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Chapter 1: Overview of Social Media and Privacy ....................... 7 Chapter 2: Does Social Media Benefit Adolescents? ................... 27 Chapter 3: Do Targeted Advertisements Benefit Internet Users? ............................................. 45 Chapter 4: Does Social Media Use Detract from Social Skills and Mental Health? . .................... 65 Chapter 5: Does Social Media Reveal Too Much? . ..................... 83 Series Glossary of Key Terms ..................................................... 98 Organizations to Contact . ......................................................... 99 Further Reading . ..................................................................... 100 Internet Resources . ................................................................. 101 Chapter Notes .......................................................................... 103 Index ....................................................................................... 108 Author’s Biography and Credits . ............................................. 112 K E Y I C O N S T O L O O K F O R : Words to Understand: These words with their easy-to-understand definitions will increase the reader’s understanding of the text while building vocabulary skills. Sidebars: This boxed material within the main text allows readers to build knowledge, gain insights, explore possibilities, and broaden their perspectives by weaving together additional information to provide realistic and holistic perspectives. Educational videos: Readers can view videos by scanning our QR codes, providing them with additional educational content to supplement the text. Examples include news coverage, moments in history, speeches, iconic sports moments, and much more! Text-Dependent Questions: These questions send the reader back to the text for more careful attention to the evidence presented there. Research Projects: Readers are pointed toward areas of further inquiry connected to each chapter. Suggestions are provided for projects that encourage deeper research and analysis. Series Glossary of Key Terms: This back-of-the-book glossary contains terminology used throughout this series. Words found here increase the reader’s ability to read and comprehend higher-level books and articles in this field.


cookies— also called web cookies or HTTP cookies. A small piece of data stored on a user’s computer by a web browser from a particular website. engagement— participation or involvement. viral— relating to an image, video, piece of information, or other type of media that is spread rapidly and widely from one person to another.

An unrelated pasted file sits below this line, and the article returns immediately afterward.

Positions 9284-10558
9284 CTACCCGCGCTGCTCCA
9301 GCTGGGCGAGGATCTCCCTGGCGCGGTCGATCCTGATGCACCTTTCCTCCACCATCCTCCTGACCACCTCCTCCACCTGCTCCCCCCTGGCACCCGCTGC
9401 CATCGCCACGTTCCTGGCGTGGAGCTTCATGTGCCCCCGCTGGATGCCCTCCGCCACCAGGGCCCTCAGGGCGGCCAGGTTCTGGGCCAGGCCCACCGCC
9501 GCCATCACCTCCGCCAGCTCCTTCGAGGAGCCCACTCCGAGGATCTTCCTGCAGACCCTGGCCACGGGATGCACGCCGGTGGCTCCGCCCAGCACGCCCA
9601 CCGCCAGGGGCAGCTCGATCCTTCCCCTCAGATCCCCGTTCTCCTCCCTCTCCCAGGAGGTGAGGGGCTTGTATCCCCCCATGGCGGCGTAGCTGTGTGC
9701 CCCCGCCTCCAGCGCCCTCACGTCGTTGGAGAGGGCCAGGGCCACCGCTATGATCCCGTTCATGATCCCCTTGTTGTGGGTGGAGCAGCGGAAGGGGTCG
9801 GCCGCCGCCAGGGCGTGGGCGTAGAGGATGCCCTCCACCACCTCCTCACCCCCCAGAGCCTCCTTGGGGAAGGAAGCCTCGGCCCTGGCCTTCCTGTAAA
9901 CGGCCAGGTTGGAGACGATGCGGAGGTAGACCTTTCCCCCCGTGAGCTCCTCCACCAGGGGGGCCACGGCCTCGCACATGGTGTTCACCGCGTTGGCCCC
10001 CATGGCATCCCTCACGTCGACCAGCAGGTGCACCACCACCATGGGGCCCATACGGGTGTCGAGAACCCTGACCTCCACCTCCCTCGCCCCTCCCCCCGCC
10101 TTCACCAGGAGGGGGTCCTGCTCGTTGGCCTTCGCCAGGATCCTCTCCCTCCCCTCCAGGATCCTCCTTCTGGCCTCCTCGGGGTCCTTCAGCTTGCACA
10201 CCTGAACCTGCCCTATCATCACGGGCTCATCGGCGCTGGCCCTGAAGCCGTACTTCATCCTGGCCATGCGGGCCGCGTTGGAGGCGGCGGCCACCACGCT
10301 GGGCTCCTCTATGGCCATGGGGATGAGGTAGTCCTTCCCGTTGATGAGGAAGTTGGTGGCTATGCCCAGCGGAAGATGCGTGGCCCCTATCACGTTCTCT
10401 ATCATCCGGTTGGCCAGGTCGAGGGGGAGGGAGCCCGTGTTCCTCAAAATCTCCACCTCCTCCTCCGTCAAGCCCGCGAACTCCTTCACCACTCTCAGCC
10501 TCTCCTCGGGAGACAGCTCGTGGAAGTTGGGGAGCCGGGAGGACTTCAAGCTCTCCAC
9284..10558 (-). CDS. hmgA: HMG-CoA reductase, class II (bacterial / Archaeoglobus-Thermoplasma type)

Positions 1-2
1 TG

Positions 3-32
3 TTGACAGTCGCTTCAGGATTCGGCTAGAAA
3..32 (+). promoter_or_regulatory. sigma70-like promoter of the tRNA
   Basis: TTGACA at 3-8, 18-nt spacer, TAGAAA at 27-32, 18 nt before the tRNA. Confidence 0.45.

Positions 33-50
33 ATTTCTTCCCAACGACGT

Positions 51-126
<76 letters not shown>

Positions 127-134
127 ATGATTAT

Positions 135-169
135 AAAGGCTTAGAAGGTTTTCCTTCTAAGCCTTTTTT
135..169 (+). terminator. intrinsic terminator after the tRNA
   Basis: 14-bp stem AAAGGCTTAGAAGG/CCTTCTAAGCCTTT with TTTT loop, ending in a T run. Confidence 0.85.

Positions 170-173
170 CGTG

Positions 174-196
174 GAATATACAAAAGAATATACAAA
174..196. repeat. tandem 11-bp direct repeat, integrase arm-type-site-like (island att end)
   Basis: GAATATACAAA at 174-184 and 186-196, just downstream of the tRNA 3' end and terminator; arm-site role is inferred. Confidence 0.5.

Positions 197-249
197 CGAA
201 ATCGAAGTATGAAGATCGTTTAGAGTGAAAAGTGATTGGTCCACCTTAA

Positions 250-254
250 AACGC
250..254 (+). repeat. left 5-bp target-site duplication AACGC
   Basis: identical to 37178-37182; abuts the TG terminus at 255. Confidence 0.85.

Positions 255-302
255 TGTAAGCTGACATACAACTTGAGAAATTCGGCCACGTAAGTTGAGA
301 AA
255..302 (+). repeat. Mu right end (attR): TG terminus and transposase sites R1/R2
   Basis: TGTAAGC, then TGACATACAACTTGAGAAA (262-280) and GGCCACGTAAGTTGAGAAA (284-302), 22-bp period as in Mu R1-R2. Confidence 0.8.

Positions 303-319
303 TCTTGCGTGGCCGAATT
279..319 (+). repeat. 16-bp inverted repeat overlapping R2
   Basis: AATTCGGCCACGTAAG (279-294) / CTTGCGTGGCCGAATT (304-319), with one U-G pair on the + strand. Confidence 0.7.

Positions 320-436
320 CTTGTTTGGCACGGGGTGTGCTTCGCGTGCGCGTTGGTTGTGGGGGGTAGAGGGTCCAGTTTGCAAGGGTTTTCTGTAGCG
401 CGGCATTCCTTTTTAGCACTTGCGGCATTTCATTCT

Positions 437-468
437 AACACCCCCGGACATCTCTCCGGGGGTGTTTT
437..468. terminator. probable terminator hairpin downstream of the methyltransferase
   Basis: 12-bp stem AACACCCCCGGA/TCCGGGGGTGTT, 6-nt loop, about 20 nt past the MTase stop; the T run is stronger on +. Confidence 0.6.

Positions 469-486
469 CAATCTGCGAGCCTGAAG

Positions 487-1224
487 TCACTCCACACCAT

Today, an estimated 2.8 billion people around the world are using social media. Most of these people use networks like Facebook, YouTube, WhatsApp, Instagram, or WeChat. Each year, new social media websites and apps roll out, presenting new opportunities to engage with friends, family members, and even strangers. Most Americans probably have some experience using one of the most popular social media websites. But a question remains: what exactly is social media? Generally speaking, social media facilitate the creation and sharing of information and ideas online. Social media websites include virtual communities and networks that revolve around user-generated content, including text posts, videos, and photos. These websites offer connection to other individuals via electronic devices: smart phones, laptops, personal computers, or tablets. The role of social media in the daily lives of Americans remains controversial. Its prominence in today’s society brings up many questions. In order to answer some of


them, it is helpful to examine the rich history of the web and the resources created over this medium in the last few decades. THE HISTORY OF SOCIAL MEDIA Many people think social media got its start in the early 2000s with the rise of sites like Myspace. The truth is that forms of social media have a rich history, with roots extending earlier than the advent of the computer. Understanding social media’s history can help to better predict its future. The telegraph, invented in the 1840s, was a precursor to social media. The invention established one of the first ways to connect people throughout the country electronically, without the need to mail a letter. The telegraph worked by transmitting electrical signals over wires connecting stations to each other. The device’s inventor, Samuel Morse, created a code that assigned meaning to the electronic signals. His invention was improved upon in the 1870s, with the invention of the telephone. These developments showed that technology would lead to other forms of long-distance communication in the future. A major step toward the development of social media occurred in the late 1960s, with the creation of ARPANET. Computers had been invented during the 1940s, to help in the American effort during World War II. They were improved upon during the 1950s and 1960s, but at the


Contemporary Issues: Privacy and Social Media